To the uninitiated, the new Snelling Avenue bus rapid transit vehicle looks like any other bus, maybe a little sleeker and less winter-worn.

But, as Metro Transit officials pointed out Wednesday, there are important differences that will make the BRT trip from Rosedale to the 46th Street Blue Line light-rail station in Minneapolis as much as 17 percent faster than the regular old bus.

The new A Line BRT route, along 46th Street, Ford Parkway and Snelling, will begin service on June 11. Metro Transit officials gave a preview of the route Wednesday.

The $27 million A Line will feature fewer stops — 20 — than the Route 84 bus, which covers the same route but stops much more often. BRT features light-rail-like amenities, such as pay stations at bus stops that require passengers to pay in advance, and wider doors that can let people on and off at the same time. Priority at traffic signals should mean fewer red lights.

All are intended to speed up the trip, which will take 30 to 40 minutes — compared with 34 to 48 minutes on the traditional bus. During rush hours, midday, evenings and weekends, the A Line will stop every 10 minutes, just like light rail. There will be less-frequent service in the early morning and late at night. The cost of the ride will stay the same.

Traditional buses take more time “because sometimes the customer isn’t ready with their change, they have to get out their purse or their wallet,” and multiple passengers are trying to get on and off the bus at the same time, said Dale Patrin, a Metro Transit bus driver. With BRT, “you’ll have none of that,” he said.

But there’s some confusion among the commuting public about BRT. What is it, exactly? Karyssa Jackson, Metro Transit’s community outreach coordinator, hears that question all the time.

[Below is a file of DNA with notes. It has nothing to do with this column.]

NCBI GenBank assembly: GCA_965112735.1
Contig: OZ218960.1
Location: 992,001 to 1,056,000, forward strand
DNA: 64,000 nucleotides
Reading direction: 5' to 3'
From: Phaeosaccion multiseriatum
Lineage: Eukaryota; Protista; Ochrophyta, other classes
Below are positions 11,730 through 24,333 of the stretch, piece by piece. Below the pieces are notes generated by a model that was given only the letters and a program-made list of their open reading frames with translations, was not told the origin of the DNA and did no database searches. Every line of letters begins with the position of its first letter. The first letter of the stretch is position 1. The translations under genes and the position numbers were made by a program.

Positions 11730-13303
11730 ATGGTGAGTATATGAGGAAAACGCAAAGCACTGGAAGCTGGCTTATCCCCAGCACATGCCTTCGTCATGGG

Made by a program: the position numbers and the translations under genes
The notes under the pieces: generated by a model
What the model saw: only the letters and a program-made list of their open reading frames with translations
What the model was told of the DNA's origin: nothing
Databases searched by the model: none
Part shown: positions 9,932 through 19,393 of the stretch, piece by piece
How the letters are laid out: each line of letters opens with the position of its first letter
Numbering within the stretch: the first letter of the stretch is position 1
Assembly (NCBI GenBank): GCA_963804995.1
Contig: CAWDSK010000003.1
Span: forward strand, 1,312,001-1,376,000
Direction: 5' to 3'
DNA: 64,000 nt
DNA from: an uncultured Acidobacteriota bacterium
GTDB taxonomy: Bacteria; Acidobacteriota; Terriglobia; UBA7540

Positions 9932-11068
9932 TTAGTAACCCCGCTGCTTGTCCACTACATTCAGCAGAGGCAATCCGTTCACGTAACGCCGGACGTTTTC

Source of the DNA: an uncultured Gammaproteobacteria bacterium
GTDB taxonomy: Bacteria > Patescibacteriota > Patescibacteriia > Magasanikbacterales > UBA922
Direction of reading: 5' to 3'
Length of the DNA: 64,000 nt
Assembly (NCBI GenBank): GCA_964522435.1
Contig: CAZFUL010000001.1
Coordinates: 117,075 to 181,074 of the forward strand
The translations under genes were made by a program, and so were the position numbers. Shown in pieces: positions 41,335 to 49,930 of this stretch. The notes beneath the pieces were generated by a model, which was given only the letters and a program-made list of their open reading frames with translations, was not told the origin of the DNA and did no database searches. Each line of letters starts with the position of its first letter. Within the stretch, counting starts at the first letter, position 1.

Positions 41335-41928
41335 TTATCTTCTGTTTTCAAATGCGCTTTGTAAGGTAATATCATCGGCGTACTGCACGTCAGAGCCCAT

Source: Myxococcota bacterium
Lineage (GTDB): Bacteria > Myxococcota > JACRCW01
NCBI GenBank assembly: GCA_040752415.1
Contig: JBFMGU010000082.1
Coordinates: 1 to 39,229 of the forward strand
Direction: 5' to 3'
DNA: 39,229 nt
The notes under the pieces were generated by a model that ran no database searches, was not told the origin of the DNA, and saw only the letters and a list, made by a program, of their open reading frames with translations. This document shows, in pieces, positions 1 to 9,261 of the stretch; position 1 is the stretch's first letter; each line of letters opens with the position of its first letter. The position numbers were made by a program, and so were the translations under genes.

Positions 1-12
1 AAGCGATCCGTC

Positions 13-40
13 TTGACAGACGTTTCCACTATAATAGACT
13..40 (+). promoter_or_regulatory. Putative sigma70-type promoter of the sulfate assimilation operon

“People who are regular transit users get it, but some people don’t really understand it,” she said. “Once they see it, they get it.”

Transit purists say “real” BRT lines have a dedicated right of way solely for the bus. The A Line is “arterial” — meaning it travels within existing street traffic, mostly on Snelling, which cuts through several busy commercial districts.

“We looked [at a dedicated lane on Snelling], but it didn’t seem like a reasonable proposition,” said Charles Carlson, senior manager of BRT for Metro Transit.

The Twin Cities’ first BRT project was the Red Line, which opened in 2013 and connects the Mall of America to Apple Valley. The $150 million Orange Line, which will link downtown Minneapolis to Burnsville along Interstate 35W, is in the works. So is the C Line, which will travel largely along Penn Avenue between downtown Minneapolis and Brooklyn Center. (The B Line, along W. 7th Street in St. Paul, is on hold for further study.) All told, Metro Transit is planning about a dozen BRT lines by 2030.

Metro Transit says Snelling was chosen for its connections with two light-rail lines — the Blue Line station at 46th Street and the Green Line stop at University Avenue in St. Paul. The latter stop will feature the biggest BRT bus shelter on the line.

All of the new BRT shelters will feature ticket machines, real-time bus arrival screens, and better lighting and heating, as well as security cameras and emergency phones.

The A Line touches on some of the biggest real estate development projects in the Twin Cities.

The former Ford plant in St. Paul’s Highland Park is being redeveloped, and the new Minnesota United stadium and related development is planned for the Snelling-University area.

Although the Red Line got off to a slow start, Metro Transit says transit helped spur new retail, housing and hotel development worth $273 million.